First Thing: Trump becomes first president to be impeached twice

Molly Blackall
·6-min read
<span>Photograph: Brendan Smialowski/AFP/Getty Images</span>
Photograph: Brendan Smialowski/AFP/Getty Images

Good morning.

The House of Representatives voted yesterday to impeach Donald Trump for inciting the violent insurrection at the Capitol last week, making him the first president in US history to be impeached twice. Ten Republicans supported the move, which also made it the most bipartisan impeachment vote in history.

The House debate was emotionally charged, with lawmakers returning to the floor where they cowered last week as Trump supporters stormed the building, looting artefacts and smashing windows. For many lawmakers, the incident was personal. Nancy Pelosi was among those forced to hide in a bunker when armed rioters taunted staff, asking “where’s Nancy?”, while Alexandria Ocasio Cortez revealed she thought she was “going to die” during a “very close encounter” in the siege.

This is the inevitable conclusion of the Trump era, writes Washington bureau chief David Smith, but the case is no means closed. Many Republicans hit back against impeachment proceedings yesterday, warning that Trump’s movement “will grow stronger”.

So what’s next? The impeachment case must now go to a trial at the Senate, but the Republican majority leader, Mitch McConnell, has said that the earliest the Senate could consider the case would be 19 January – a day before Biden is inaugurated. While Democrats are trying to find a way to reconvene the body early, it seems likely any vote to convict Trump would happen after he has left office. Impeachment needs to be passed by a two-thirds majority (67 votes) which means 17 Republican senators would need to vote with the Democrats. This seems unlikely, but it seems in 2021 that nothing is impossible. Martin Belam shares what you need to know about the impeachment process.

  • An Olympic swimming champion has been charged over the siege on the Capitol. Klete Keller, who won two gold relay medals as a teammate of Michael Phelps, was identified as being inside the Capitol during the invasion, in part because he was wearing his US Olympic team jacket – perhaps not his most sensible decision.

  • Twitter’s CEO said the ban on Trump sets a “dangerous precedent” but he believed the ban was the right thing to do. Speaking out for the first time since Trump’s permanent suspension, Jack Dorsey said he thought the ban was “a failure of ours, ultimately, to promote healthy conversation.”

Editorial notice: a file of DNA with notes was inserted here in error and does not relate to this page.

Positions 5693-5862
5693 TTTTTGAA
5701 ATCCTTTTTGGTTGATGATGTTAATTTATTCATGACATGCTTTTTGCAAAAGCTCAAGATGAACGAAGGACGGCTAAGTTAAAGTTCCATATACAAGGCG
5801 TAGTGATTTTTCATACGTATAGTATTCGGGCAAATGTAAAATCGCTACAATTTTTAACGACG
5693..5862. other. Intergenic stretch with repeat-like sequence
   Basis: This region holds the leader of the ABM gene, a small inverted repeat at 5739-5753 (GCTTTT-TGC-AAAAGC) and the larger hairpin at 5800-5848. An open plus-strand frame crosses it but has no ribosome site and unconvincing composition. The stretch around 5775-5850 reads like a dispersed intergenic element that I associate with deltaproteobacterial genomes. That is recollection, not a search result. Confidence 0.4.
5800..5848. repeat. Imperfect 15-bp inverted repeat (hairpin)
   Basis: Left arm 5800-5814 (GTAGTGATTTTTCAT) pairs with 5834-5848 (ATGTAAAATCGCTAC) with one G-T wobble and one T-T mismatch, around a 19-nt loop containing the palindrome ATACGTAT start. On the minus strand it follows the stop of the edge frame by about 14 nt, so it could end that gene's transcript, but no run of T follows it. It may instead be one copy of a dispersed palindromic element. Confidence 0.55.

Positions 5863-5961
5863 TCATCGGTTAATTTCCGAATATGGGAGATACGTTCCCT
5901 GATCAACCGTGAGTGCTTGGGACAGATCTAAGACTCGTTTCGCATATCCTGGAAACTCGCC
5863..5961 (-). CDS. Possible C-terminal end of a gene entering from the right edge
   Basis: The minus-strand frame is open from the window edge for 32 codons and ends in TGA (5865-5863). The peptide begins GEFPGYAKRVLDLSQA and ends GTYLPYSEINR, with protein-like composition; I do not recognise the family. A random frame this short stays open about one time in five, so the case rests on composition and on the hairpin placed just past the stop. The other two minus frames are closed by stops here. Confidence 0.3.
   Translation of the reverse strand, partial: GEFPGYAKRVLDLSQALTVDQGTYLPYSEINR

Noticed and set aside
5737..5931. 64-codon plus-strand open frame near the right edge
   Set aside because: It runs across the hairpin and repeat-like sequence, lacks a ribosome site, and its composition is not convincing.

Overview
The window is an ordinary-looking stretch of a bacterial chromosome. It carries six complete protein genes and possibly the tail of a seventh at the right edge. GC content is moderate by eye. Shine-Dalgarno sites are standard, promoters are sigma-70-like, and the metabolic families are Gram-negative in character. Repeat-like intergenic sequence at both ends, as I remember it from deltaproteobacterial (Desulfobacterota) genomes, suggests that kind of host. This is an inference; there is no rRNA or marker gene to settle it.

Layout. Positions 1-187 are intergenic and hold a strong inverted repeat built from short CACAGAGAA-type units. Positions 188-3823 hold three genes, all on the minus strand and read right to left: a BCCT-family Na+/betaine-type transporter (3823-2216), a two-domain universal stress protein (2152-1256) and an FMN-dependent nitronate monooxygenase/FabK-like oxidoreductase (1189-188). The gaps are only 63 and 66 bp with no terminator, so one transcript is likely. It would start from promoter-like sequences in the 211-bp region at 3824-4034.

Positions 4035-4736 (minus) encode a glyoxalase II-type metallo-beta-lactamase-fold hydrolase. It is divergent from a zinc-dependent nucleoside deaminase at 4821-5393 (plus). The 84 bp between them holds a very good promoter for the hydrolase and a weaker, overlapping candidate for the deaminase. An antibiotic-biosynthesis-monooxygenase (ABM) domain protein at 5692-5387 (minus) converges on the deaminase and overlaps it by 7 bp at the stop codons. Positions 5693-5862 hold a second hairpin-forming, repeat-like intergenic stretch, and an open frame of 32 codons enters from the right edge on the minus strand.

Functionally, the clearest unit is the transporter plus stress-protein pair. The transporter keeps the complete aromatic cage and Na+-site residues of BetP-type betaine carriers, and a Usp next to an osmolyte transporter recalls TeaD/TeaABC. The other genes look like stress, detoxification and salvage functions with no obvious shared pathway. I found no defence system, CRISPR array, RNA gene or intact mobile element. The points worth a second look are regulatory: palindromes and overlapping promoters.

The White House allegedly asked the DoJ to share dirt on the woman who accused Trump of sexual assault

E. Jean Carroll accused Trump of assaulting her in the 1990s, and brought a defamation suit against him for his response to her allegations.
E Jean Carroll accused Donald Trump of assaulting her in the 1990s, and brought a defamation suit against him for his response to her allegations. Photograph: Seth Wenig/AP

The White House liaison to the Department of Justice sought out derogatory information from a justice department official about a woman who accused Trump of sexual assault, a Guardian investigation has revealed. Heidi Stirrup last year asked the Department of Justice if it had uncovered any derogatory information about E Jean Carroll that they could share with her or the president’s private counsel. The revelation suggests that allies of the president were attempting to dig out damaging information to discredit Carroll – and using a governmental department to do so.

The US lost 4,300 lives to coronavirus on Tuesday alone

A patient is transported outside of Tisch hospital in New York on 13 November
A patient is transported outside of Tisch hospital in New York on 13 November. Photograph: Kena Betancur/AFP/Getty Images

The US marked another record for the daily number of deaths from coronavirus on Tuesday, reporting the loss of 4,327 lives. The total death toll has passed 380,000 in the US, according to the Johns Hopkins University tracker, rapidly approaching the number of Americans killed in the second world war. On average, a quarter of a million new cases are recorded in the US every day.